In a televised speech, Georgian President Mikheil Saakashvili emphasized that Georgia respects the democratic right to protest, and blamed Moscow for the developing crisis.
Less than two hours after his statements, the pro-opposition television station Imedi, owned by News Corp., was closed by Special Forces as its nightly news broadcast was in progress. The station was attacked earlier in the day by ruling National Movement Party parliamentary majority leader Maia Nadiradze for inciting protesters.
In remarks that echoed earlier accusations by government supporters, the president claimed that an "alternative government" has been set up in Moscow, and that plans exist to install that government in Georgia by the end of the year.
"A machine of lies is working against us. That machine of lies was born in a country very close to us ... this situation was born [there] ... they are trying to destroy us," he told viewers.
The Georgian parliament's human rights ombudsman, Sozar Subari, denounced the Saakashvili administration's actions. "It has been established today that we are Lukashenko's Belarus, and not a beacon of democracy," Subari was quoted as saying by the Civil Georgia website.
In an appeal for calm, Saakashvili raised memories of Georgia's turbulent post-independence period and civil war. "We all remember '92," he said, referring to a time when parts of downtown Tbilisi were left in ruins following civil strife. "We will not allow this to repeat itself."
Saakashvili called for protesters to return home, saying that "[w]e cannot allow huge clashes and riots" that "threaten our future." Police action against protesters was "civilized," he asserted, though added that "my heart hurts that violence was used against the protesters - and it was used in several places."
Government officials have defended the use of force, claiming the 10-party opposition movement is infiltrated with Russian agents and engaged in "grave crimes." The Georgian ambassador to Russia, Irakli Chubinishvili, was called back to Tbilisi on November 7 "for consultations" in connection with the protests, according to Georgian media reports.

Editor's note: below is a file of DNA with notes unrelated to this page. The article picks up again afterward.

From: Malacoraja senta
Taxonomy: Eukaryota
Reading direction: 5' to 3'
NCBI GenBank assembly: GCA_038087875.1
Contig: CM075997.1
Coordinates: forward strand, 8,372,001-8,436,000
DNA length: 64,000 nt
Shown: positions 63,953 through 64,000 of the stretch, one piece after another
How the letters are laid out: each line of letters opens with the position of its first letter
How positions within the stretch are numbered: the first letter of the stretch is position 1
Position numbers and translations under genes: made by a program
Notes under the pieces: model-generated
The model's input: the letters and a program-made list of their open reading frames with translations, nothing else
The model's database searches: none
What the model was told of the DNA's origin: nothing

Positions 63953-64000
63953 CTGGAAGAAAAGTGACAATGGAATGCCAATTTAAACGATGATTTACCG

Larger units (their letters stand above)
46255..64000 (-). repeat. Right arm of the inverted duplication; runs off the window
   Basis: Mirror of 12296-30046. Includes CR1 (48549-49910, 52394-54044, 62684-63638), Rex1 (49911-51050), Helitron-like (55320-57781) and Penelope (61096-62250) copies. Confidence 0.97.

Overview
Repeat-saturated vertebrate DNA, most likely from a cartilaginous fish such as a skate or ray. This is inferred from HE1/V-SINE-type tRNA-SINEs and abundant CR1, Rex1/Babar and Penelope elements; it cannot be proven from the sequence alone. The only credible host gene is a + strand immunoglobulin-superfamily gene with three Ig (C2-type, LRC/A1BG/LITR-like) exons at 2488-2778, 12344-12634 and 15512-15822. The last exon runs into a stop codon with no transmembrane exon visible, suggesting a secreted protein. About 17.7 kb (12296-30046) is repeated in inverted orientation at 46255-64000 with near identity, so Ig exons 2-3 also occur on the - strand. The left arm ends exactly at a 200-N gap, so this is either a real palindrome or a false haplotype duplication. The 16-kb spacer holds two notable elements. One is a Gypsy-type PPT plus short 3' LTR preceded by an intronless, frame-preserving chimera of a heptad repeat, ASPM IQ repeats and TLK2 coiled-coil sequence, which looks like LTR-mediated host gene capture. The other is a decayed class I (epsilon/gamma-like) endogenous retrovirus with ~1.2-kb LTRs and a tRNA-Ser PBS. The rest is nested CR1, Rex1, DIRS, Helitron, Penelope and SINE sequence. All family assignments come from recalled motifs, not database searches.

On the afternoon of November 7, the Georgian Ministry of Internal Affairs released for television broadcast several alleged audio and video recordings of conversations and meetings between opposition leaders and alleged Russian intelligence service representatives in Tbilisi. Opposition leaders featured on the tapes included Labor Party leader Shalva Natelashvili, Republican Party parliamentarian Levan Berdzenishvili, former State Minister for Conflict Resolution Giorgi Khaindrava, and Tsotne Gamsakhurdia, brother of Freedom Party leader Konstantin Gamsakhurdia.
The telephone conversations, starting in 2005, mostly touch on meeting times and information that is publicly available. One conversation with Berdzenishvili covers parliament's discussion of Georgia leaving the Commonwealth of Independent States; a second with Natelashvili covers a visit of Open Society Institute founder George Soros to Tbilisi. [EurasiaNet.org is financed by the Open Society Institute's Central Eurasia Project.]
Government supporters maintain that the conversations prove Moscow's interest in fostering instability in Georgia via the opposition protests. "Everyone has seen that the large part of our opposition is cooperating with our enemy," Givi Targamadze, a Member of Parliament and chairman of the parliamentary committee for defense and security, said at a press conference on November 7. "These traitors were using ordinary people [protesters] for their dirty goals."
However, members of the opposition and their supporters have denied any connection with Russia or the Russian intelligence services. "I am not going to comment on these allegations," Khaindrava told EurasiaNet. "When a government poisons its own people
Molly Corso is a freelance reporter based in Tbilisi. Alexander Klimchuk and Sophia Mizante are freelance photographers based in Tbilisi.